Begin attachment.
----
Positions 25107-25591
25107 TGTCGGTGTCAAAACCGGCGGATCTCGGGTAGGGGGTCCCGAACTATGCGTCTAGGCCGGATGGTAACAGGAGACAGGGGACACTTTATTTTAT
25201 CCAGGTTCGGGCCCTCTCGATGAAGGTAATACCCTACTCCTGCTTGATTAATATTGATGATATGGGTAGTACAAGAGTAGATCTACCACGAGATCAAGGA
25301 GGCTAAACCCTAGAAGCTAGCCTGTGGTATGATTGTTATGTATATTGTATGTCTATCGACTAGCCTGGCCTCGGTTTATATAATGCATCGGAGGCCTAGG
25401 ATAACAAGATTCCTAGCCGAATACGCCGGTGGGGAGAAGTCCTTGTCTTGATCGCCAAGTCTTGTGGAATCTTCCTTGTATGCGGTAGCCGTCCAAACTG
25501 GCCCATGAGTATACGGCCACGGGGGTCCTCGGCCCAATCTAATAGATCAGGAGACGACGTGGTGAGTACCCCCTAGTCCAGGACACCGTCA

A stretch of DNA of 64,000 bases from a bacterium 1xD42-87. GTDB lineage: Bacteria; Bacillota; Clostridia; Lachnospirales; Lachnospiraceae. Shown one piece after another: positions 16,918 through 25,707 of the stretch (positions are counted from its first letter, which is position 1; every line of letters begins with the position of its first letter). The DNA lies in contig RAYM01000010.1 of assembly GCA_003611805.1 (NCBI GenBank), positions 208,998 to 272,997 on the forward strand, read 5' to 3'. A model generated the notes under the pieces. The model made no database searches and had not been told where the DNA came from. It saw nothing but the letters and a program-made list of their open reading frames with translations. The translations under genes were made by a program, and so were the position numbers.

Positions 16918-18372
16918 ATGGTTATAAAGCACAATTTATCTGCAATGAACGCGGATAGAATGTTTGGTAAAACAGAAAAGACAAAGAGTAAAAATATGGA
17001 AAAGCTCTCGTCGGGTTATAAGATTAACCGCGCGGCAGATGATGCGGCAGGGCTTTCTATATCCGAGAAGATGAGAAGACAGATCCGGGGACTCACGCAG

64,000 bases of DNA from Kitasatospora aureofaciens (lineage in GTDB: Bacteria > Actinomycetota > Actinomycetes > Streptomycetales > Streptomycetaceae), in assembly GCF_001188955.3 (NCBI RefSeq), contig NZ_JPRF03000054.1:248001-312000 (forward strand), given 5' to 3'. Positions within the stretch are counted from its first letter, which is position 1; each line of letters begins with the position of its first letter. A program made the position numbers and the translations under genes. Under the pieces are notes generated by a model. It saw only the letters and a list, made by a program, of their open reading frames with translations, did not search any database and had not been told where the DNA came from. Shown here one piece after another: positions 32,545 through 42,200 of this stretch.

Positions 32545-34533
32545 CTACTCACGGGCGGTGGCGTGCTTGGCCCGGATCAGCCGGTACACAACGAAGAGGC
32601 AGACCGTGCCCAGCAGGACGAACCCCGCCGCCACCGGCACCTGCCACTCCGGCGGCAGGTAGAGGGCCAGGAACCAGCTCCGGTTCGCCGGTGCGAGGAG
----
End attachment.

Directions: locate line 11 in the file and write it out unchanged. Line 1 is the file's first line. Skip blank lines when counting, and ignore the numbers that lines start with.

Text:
64,000 bases of DNA from Kitasatospora aureofaciens (lineage in GTDB: Bacteria > Actinomycetota > Actinomycetes > Streptomycetales > Streptomycetaceae), in assembly GCF_001188955.3 (NCBI RefSeq), contig NZ_JPRF03000054.1:248001-312000 (forward strand), given 5' to 3'. Positions within the stretch are counted from its first letter, which is position 1; each line of letters begins with the position of its first letter. A program made the position numbers and the translations under genes. Under the pieces are notes generated by a model. It saw only the letters and a list, made by a program, of their open reading frames with translations, did not search any database and had not been told where the DNA came from. Shown here one piece after another: positions 32,545 through 42,200 of this stretch.